People fighting depression and suicidal thoughts need to know that there is no shame in being depressed, lonely, unloved and a failure. It is okay to not be okay, its okay to take a break from doing life, its okay to sometimes give up on yourself and that asking for a therapist’s help is part of the healing process. Its okay to show weakness and be vulnerable sometimes. And for the men, crying and asking for mental help isn’t a sign of weakness, it’s a sign that you’ve been strong for too long, you’ve been holding it together for too long.
Despite efforts to sensitize, some people still think of a Psychiatry hospital when they hear about mental health yet some cases juts require a Psychologist or Psychotherapist. Psychiatrists are medical doctors who diagnose illness, manage treatment, provide a range of therapies for complex and serious mental illness then prescribe medication.
Psychologists are not medical doctors, they can’t prescribe medication, they focus on providing psychotherapy (talk therapy) to help patients.
Just because someone carries their load of mental illness doesn’t mean it isn’t heavy. Everyone carries a heavy load. And everyone has their way of carrying it, so one should tell you how to carry it.
On my suicidal journey, I have learnt to disclose my emotions and that denial prolongs our depression. Depression has the ability to stop people from functioning normally on a day to day basis. Ever heard of the saying “You can’t pour from an empty cup” well with depression the victim runs on empty. There is so much emptiness within, loneliness and no motivation whatsoever.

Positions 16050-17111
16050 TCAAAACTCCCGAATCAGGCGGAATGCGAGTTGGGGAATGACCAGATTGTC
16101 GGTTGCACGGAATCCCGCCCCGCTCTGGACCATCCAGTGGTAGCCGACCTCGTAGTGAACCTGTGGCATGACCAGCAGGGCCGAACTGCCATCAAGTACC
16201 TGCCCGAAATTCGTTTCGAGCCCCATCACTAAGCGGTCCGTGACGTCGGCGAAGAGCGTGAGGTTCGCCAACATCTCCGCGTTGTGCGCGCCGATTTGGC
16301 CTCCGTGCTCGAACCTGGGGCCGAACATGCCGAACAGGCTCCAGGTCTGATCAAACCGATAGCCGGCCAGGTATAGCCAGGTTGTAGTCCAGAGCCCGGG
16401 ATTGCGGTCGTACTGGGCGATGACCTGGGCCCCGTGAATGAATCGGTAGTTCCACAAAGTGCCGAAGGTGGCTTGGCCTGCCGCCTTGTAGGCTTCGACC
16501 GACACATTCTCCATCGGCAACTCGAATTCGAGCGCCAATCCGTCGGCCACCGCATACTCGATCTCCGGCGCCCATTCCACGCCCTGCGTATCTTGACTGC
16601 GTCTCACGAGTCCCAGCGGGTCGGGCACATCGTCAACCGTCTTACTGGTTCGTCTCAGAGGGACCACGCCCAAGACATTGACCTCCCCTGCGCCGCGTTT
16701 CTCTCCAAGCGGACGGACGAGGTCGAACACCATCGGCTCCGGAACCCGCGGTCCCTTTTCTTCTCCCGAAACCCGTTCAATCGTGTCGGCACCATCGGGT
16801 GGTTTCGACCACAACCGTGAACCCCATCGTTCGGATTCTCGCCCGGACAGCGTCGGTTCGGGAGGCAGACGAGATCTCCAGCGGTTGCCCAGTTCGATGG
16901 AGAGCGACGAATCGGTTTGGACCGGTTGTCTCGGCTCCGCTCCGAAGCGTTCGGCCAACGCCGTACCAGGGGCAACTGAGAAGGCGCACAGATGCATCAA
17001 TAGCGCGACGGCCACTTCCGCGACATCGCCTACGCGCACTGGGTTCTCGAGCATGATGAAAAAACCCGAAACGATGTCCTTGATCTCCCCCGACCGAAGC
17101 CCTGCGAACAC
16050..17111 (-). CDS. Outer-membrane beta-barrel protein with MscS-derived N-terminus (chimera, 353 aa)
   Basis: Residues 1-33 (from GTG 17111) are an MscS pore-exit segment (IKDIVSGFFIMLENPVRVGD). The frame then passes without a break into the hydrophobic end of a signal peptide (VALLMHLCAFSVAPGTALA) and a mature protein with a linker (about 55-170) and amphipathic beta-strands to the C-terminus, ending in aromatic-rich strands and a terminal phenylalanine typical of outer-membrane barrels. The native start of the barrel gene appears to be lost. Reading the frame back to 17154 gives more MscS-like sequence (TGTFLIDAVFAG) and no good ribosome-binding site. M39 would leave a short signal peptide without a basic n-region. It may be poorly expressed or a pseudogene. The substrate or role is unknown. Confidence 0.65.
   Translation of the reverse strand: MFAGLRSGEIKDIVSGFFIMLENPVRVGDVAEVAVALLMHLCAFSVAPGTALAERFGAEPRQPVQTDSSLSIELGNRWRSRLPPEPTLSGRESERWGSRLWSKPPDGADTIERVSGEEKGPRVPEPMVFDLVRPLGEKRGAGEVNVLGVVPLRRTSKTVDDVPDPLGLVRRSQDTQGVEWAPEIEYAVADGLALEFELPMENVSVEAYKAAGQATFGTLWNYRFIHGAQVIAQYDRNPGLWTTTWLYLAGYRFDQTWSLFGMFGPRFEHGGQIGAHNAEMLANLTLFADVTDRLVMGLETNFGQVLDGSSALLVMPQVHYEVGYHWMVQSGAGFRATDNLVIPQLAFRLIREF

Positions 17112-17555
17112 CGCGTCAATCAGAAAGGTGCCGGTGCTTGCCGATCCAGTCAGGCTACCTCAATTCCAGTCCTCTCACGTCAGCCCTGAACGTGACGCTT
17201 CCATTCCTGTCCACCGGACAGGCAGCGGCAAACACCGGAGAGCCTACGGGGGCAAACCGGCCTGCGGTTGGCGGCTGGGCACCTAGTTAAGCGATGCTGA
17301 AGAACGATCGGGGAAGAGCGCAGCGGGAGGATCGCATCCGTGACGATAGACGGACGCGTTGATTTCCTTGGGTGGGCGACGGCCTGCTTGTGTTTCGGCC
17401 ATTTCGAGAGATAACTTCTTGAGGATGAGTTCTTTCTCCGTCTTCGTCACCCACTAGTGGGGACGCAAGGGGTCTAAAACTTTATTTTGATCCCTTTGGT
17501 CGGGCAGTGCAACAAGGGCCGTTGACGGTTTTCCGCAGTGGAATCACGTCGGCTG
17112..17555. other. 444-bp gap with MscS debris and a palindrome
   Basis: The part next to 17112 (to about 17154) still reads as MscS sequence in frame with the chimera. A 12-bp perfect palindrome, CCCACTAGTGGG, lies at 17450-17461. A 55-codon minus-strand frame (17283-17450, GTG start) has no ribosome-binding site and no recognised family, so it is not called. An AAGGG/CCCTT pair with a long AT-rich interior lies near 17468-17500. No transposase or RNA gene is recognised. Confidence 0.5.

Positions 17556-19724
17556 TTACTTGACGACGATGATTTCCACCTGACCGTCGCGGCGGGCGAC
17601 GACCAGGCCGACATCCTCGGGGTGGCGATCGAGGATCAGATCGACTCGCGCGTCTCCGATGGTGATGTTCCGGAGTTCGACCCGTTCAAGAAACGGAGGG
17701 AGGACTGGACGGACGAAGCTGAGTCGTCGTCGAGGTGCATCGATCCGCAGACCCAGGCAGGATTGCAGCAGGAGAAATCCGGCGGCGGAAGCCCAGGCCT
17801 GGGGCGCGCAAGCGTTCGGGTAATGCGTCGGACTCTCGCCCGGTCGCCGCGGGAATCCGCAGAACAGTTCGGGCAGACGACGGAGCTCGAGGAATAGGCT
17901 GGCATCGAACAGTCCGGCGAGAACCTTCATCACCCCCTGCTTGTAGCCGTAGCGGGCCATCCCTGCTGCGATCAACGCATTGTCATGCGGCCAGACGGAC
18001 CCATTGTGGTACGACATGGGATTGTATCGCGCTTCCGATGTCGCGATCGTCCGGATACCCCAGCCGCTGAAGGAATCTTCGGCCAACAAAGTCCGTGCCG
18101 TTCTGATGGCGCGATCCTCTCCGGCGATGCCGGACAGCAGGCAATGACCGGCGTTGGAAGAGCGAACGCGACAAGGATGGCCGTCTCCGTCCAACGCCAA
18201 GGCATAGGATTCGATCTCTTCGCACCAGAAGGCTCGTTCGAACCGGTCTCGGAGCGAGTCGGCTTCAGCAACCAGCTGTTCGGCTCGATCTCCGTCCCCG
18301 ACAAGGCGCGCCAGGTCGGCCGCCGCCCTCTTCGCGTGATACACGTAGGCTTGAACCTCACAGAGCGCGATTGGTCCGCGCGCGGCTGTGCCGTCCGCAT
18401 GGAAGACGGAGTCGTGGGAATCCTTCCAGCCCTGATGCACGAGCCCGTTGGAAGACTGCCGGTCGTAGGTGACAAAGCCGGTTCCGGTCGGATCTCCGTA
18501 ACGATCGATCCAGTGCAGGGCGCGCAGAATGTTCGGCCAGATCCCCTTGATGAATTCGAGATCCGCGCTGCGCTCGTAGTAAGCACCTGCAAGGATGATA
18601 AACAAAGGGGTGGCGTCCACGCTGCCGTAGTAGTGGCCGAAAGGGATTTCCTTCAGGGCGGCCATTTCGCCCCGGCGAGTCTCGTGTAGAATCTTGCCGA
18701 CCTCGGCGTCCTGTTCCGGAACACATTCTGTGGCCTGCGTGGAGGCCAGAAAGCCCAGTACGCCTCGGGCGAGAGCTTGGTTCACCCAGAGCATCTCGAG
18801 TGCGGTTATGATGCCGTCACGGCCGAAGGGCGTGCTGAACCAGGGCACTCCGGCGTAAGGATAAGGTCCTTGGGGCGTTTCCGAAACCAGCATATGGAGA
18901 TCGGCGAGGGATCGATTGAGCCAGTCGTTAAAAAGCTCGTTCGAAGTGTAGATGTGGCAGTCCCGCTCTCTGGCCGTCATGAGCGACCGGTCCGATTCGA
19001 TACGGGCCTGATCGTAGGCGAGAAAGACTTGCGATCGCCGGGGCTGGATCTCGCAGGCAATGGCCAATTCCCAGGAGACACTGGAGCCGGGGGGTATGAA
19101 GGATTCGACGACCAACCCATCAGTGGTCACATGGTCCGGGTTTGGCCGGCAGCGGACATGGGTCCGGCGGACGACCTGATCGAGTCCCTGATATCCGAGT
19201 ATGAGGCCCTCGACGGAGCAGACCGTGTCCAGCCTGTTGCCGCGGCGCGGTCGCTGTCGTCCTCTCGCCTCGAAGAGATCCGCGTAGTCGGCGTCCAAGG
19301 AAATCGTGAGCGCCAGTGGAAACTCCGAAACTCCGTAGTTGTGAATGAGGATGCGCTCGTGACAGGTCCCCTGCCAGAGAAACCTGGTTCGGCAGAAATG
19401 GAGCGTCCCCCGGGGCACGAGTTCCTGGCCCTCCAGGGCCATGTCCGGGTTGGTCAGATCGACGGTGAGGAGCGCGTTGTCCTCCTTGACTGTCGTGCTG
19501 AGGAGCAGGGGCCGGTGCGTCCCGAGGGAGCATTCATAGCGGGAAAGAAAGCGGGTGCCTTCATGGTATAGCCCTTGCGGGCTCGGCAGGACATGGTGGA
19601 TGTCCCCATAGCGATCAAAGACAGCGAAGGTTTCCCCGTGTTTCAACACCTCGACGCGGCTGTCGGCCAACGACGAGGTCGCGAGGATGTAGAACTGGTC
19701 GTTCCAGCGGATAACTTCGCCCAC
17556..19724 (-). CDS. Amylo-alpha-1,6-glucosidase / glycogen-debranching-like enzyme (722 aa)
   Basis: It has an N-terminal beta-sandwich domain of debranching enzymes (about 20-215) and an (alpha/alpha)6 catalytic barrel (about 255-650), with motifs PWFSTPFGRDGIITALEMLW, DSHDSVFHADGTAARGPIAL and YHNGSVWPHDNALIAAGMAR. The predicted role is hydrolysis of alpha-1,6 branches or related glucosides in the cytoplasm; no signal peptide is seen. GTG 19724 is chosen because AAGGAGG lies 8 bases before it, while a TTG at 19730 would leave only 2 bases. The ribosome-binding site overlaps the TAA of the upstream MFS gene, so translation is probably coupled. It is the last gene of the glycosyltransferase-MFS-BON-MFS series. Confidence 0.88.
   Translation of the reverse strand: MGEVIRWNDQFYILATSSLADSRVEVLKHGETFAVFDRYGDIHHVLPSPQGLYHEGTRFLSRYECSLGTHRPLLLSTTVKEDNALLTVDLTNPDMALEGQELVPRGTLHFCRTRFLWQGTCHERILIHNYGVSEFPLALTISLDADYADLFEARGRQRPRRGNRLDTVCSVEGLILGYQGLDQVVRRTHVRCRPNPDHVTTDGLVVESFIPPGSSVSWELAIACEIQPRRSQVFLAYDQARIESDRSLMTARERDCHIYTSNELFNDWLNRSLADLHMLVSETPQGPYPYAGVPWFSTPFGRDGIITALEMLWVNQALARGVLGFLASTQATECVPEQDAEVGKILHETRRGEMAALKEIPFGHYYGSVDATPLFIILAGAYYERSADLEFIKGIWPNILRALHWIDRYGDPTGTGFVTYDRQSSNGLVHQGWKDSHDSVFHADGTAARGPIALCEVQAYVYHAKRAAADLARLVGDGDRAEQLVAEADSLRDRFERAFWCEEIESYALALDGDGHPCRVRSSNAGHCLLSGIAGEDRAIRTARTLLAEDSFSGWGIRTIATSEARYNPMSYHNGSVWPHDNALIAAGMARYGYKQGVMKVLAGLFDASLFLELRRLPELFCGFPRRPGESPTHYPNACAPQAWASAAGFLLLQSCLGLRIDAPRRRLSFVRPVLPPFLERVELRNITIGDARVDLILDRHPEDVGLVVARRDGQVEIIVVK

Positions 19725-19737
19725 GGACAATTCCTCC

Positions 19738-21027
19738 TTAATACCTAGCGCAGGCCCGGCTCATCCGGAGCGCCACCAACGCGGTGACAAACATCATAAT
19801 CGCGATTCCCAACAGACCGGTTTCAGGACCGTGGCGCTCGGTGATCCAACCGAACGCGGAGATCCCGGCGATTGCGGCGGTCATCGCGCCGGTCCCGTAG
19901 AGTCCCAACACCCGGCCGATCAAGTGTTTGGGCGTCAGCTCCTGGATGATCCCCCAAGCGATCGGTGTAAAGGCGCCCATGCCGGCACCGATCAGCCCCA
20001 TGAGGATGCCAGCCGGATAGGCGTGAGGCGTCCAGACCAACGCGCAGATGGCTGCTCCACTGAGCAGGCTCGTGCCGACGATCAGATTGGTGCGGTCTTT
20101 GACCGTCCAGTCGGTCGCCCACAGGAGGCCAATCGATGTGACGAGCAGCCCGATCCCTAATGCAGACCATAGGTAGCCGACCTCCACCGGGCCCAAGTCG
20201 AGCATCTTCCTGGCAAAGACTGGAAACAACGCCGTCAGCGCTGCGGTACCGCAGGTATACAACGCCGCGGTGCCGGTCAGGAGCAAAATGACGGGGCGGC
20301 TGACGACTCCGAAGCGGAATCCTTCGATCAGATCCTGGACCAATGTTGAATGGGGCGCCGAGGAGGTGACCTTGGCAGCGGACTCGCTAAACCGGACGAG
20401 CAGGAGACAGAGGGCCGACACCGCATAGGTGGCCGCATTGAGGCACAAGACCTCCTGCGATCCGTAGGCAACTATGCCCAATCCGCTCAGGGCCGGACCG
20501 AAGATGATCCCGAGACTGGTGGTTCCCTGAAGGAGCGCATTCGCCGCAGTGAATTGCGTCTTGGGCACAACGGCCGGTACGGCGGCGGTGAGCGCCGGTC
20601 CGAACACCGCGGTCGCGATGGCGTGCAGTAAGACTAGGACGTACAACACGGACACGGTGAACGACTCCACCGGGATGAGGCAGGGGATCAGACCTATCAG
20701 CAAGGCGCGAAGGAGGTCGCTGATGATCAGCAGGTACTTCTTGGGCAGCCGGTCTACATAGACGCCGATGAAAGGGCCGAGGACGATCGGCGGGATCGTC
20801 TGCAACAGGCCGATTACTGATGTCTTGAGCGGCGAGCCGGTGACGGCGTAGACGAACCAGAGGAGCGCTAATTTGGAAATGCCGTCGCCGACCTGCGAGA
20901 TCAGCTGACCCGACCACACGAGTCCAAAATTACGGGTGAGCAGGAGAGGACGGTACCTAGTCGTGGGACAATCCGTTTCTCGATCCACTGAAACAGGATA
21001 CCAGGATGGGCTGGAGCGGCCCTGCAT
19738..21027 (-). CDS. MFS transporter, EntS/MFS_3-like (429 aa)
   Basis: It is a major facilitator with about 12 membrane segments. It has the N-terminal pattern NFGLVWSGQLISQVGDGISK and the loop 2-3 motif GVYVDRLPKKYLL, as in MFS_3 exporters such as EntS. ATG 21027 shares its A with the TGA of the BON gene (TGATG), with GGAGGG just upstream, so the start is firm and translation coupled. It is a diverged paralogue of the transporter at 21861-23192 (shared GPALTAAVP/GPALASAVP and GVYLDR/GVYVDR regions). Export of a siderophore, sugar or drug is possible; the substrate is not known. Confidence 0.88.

Don’t see people moving around smiling ear to ear, fulfilling their schedule and assume that they are fine. Everyone is struggling with something they can’t talk about. Saying “I am fine” means they have mastered the art of pretending and managing their painful emotions.
You can have anxiety but still sound confident, you can have depression but still smile and make jokes, you can feel suicidal but still turn up to work every day and appear fine, you can look healthy but feel bad, you can look happy and be miserable, you can look good and feel ugly. So, let’s be kind because every person is fighting a battle you know nothing about.
Ships don’t sink because of the water around them, they sink because of the water that gets in them. Don’t let what’s happening around you get inside you and weigh you down that’s to say toxic friends, negative talk and energy. Be bold to walk away.
People who need the most love can sometimes ask for it in the most unloving ways.
“I don’t think people understand how stressful it is to explain what is going on in your head when you don’t even understand it yourself” this is what depression suggests to the victim.
This is what we see when someone is anxious; not responding to texts and calls, homebody, laziness, flakiness (cancel your plans).
What is really happening is; you want to say something stupid, your scared to be in crowds, you are afraid of failure, you want to go somewhere but you are nervous.
You are human and its normal to;
- Be sad from time to time for no reason
- Not have everything together
- Feel unsure, confused, or not know
- Feel ugly some days and cute other days
- Have been unprepared for how things turned out
- Have tough days
- Not always be happy
- Fluctuate in weight
- Be more productive on some days and less on others
Leave a Reply